As the news continues to report record inflation levels, more individuals seek new employment and higher pay to grapple with their increased cost of living. Replacing employees is an expensive endeavor, and as the cost to do business is also rising for employers, they are incentivized to keep employee turnover at a minimum.
Many accommodations can be made, but employers need to have the information necessary to implement changes to increase employee retention. Companies are also gathering data through employee surveys to better understand nonmonetary motivations. For example, many parents enjoyed staying home with their children during the COVID-19 lockdowns and wished to continue working from home or switching to part-time.
Predictive analysis and been leveraged as an option to reduce employee turnover. Many employers approach retention similarly to customer acquisitions, building employee profiles (like customer profiles) to predict future behaviors. Specific profiles tend to exhibit predictable levels of engagement, and changes within this metric could signal a red flag. Employers use data to predict the future and identify targets for “stay” interviews conducted by management.
Many leaders have been focused on data that tracks behavioral changes related to engagement with company message boards, meeting attendance, and completion of company surveys. According to Nick Curcuru, Vice-President of advisory services at Privitar, 25% of workers in North America are expected to leave their positions in the next three to six months, with 33% of people actively looking for another job.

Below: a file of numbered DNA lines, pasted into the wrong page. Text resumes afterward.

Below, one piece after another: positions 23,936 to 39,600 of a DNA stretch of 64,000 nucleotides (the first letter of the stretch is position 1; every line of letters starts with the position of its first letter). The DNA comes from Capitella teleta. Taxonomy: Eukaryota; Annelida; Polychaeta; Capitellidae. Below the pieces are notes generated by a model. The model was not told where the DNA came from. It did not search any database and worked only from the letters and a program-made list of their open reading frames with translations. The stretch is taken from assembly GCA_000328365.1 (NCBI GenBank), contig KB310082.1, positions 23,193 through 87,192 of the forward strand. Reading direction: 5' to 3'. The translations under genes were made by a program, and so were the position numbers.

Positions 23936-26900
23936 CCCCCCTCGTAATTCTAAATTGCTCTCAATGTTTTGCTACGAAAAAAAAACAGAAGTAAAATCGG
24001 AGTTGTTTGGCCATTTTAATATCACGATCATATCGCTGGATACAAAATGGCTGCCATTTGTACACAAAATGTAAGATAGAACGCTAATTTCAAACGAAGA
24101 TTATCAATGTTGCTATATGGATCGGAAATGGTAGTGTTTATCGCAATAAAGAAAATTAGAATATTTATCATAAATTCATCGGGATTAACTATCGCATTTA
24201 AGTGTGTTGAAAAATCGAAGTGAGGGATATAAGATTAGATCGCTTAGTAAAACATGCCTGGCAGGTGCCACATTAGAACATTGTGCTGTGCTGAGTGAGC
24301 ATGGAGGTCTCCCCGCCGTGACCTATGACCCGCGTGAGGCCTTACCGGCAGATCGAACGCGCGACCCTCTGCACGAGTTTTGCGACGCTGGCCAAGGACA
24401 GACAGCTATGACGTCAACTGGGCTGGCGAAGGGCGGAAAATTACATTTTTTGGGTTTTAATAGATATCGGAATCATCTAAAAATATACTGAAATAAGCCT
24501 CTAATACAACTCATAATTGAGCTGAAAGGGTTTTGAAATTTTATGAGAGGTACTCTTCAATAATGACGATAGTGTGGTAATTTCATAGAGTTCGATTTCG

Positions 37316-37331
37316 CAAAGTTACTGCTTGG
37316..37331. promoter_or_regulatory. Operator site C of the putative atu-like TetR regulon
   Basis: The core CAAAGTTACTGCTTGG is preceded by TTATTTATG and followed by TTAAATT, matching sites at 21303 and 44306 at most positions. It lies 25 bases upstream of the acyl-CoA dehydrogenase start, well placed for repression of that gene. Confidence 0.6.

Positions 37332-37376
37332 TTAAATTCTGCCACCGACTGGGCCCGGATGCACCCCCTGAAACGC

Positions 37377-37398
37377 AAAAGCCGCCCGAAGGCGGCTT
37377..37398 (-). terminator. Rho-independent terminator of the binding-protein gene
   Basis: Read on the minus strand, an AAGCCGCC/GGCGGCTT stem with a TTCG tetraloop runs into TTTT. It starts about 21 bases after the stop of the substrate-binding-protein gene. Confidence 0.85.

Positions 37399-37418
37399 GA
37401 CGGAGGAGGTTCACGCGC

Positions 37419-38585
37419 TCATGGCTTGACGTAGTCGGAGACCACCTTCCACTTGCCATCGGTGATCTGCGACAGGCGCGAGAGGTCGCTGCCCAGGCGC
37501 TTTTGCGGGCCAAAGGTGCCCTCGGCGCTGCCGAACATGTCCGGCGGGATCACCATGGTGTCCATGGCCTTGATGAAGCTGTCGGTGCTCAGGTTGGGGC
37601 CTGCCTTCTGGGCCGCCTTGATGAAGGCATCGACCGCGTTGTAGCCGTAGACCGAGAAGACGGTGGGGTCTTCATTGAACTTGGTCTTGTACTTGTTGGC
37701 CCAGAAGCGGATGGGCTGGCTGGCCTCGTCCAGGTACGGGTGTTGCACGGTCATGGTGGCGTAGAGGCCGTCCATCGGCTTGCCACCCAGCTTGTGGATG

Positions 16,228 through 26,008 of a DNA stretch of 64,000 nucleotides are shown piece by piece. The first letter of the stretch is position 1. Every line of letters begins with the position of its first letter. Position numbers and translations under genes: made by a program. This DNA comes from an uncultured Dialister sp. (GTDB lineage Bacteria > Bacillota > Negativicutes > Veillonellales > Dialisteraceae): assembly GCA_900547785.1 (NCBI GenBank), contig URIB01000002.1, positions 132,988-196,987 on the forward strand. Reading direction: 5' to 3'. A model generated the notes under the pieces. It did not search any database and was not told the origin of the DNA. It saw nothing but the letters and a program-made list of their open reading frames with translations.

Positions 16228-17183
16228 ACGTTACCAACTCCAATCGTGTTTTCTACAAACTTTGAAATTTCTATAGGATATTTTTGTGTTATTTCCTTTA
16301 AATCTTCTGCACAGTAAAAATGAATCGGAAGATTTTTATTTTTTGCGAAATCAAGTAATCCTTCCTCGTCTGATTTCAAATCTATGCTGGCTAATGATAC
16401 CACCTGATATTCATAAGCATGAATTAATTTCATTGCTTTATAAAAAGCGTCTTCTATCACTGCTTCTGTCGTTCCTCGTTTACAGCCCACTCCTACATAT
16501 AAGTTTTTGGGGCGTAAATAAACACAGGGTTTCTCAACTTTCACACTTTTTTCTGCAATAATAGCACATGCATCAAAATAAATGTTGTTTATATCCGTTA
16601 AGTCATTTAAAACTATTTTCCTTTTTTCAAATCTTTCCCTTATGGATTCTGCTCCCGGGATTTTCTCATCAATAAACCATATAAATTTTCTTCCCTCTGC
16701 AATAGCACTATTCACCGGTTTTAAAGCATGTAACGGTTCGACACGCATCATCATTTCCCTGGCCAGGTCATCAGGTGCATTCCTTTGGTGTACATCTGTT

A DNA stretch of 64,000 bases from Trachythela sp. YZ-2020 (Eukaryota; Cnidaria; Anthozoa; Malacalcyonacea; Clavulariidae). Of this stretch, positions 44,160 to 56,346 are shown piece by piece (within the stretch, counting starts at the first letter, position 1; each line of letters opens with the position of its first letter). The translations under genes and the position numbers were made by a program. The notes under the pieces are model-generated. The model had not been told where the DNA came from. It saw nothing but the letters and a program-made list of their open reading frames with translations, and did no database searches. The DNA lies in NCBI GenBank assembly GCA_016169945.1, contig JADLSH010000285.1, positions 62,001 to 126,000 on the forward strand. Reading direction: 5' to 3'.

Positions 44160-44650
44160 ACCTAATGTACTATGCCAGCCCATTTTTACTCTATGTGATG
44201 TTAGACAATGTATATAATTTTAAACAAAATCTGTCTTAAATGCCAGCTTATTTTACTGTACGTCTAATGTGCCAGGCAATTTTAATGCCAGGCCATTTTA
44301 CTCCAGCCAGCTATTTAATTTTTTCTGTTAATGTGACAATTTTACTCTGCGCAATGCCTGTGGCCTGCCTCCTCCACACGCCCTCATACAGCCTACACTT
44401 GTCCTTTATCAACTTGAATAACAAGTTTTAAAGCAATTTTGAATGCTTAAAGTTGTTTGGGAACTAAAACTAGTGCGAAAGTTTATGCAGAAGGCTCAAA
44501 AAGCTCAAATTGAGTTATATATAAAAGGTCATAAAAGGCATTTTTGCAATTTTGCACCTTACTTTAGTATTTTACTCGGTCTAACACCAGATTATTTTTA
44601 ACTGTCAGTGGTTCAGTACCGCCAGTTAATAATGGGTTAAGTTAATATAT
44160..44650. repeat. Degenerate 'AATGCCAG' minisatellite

Better tracking of these data could prove beneficial and allow employers to be proactive instead of reactive. Gathering employee feedback and reacting to their concerns is a phenomenal way to keep employees around and boost their productivity and overall happiness with their careers. Focusing on team needs should go far beyond curbing The Great Resignation and become a standard way of doing business. Proactive employee engagement activities yield information about why people are leaving and why people are staying. These best practices can and should be shared across departments to reduce the number of unsupportive managers, excessive commute times, lack of training, poor onboarding, and other factors that leaders may find hard to track without data.
Companies must also ensure their data collection is well received by employees and operate within ethical bounds. According to hrdive.com, most employees do not object to being monitored for work-related tasks like business emails and phone calls, but 72% of employees oppose monitoring their social media, and 48% say they do not trust their organization to protect their data.
For analytics to curtail The Great Resignation, HR must set strong ethical policies on what information should be collected and how it is stored. Most importantly, employers must act on the feedback they are receiving from their team.